Established in 1917 as a temporary naval seaplane training school, this was first developed as a satellite to the Royal Naval Air Service base at Calshot, on the opposite (west) side of Southampton Water. In 1918 the RAF took over its administration, and in the 1920s training continued for the newly-formed Fleet Air Arm, training pilots for warship and later armed merchant cruisers in the Battle of the Atlantic. The site is immediately adjacent to the Solent, but severed from it by a road (Marine Parade).
The seaplane hangars were amongst the earliest structures erected on the site, located to the S and E of a generous concrete apron and connected by concrete slipways to the sea. Lt J G N Clifts was responsible for a number of buildings on the site from 1918, including the Power House of 1918. The whole base is closely woven into the adjacent suburban roads, houses predating 1917 being either demolished or reused: the most notable amongst these is Westcliffe House, a characteristic example of how early seaplane bases requisitioned earlier properties for use as officers' messes. A major rebuilding was undertaken after 1931 when the base became Coastal Area HQ. The most architecturally distinguished building relating to this phase is the officers' mess, a fine and unique composition by which fronts onto a large grassed area to its south. This is bounded to its SE side by a group of married quarters in the Garden City style characteristic of RAF expansion up to 1934. To the north is the station guardhouse (a 1926 design), institute and barracks square of 1932-5. Further additions in 1939 included the H-plan barracks blocks and Eagle Block, which served as HQ of Coastal Command until August 1939.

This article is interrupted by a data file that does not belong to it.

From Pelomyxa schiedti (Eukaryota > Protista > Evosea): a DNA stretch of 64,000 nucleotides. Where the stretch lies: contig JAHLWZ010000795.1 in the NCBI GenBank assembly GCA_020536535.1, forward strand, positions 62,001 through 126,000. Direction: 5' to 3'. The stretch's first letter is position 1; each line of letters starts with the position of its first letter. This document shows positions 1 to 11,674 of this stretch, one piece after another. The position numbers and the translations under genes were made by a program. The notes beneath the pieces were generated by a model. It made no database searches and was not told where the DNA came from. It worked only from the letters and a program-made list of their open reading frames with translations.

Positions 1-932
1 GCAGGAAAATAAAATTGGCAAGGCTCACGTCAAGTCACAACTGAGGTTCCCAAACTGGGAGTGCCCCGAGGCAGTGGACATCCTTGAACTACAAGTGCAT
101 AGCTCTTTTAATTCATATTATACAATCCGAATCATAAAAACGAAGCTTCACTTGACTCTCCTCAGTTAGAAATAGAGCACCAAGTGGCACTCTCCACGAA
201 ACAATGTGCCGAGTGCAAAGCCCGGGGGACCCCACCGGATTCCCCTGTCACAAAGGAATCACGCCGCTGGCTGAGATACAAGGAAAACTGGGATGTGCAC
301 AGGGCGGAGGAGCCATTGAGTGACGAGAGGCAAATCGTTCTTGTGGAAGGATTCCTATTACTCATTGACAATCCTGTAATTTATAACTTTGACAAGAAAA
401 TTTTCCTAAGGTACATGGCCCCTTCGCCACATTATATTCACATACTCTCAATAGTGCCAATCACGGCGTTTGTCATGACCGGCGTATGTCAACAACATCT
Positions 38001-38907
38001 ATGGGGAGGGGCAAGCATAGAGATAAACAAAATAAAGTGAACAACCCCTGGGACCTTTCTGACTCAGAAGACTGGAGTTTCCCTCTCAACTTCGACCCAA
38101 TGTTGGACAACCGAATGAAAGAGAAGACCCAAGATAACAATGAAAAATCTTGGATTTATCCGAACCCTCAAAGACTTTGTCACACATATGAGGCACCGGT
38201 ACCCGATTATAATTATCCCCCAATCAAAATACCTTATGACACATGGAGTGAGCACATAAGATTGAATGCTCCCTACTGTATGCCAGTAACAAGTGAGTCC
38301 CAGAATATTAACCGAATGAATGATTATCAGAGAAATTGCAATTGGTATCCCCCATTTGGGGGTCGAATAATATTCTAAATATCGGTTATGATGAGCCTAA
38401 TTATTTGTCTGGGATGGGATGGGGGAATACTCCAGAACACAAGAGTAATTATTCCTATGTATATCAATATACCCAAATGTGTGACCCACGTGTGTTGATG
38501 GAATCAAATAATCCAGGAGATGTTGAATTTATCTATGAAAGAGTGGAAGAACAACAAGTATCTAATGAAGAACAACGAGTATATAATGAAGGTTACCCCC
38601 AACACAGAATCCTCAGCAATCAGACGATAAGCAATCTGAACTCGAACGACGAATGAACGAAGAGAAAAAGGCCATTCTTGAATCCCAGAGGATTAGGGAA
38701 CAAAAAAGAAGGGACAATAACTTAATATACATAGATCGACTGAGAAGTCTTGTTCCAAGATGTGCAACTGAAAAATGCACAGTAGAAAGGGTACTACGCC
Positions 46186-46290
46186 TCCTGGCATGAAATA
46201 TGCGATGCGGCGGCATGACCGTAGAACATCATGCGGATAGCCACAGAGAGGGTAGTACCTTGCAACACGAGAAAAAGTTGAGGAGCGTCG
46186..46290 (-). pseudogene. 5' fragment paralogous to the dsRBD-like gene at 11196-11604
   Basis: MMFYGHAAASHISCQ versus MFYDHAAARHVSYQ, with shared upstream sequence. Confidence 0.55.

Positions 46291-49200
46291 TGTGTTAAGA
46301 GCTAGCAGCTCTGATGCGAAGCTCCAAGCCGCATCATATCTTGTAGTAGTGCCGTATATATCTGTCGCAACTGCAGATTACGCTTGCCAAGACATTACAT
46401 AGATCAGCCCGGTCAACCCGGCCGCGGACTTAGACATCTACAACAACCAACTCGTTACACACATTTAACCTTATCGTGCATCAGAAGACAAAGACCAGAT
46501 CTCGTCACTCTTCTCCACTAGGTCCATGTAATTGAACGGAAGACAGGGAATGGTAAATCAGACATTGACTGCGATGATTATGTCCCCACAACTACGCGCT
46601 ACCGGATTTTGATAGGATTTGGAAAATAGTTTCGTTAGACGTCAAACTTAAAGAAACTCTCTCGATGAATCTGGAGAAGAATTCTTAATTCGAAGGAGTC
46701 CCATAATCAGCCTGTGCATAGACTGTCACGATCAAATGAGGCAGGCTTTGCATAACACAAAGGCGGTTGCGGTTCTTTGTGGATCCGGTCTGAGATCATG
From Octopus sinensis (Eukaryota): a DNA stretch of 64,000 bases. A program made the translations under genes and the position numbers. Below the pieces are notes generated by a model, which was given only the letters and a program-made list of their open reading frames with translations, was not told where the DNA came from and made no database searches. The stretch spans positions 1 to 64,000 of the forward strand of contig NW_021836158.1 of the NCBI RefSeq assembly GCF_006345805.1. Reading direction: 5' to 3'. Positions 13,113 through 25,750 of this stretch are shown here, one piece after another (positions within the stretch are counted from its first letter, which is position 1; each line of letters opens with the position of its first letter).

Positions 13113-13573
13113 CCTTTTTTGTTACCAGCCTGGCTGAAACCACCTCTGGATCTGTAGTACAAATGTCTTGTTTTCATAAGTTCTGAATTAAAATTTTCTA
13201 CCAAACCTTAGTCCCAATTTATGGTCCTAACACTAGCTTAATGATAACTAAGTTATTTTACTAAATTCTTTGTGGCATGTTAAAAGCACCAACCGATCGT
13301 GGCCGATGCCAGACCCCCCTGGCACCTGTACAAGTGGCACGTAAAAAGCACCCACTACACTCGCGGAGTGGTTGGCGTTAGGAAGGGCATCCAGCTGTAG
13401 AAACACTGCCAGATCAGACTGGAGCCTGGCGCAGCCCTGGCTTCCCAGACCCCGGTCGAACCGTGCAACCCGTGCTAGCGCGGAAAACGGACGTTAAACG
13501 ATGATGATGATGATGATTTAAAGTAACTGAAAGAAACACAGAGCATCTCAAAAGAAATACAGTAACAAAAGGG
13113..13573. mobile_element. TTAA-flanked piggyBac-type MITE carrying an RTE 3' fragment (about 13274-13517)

(Francis, P: HMS Daedalus, Report for Hampshire County Council, July 1996)
This text is a legacy record and has not been updated since the building was originally listed. Details of the building may have changed in the intervening time. You should not rely on this listing as an accurate description of the building.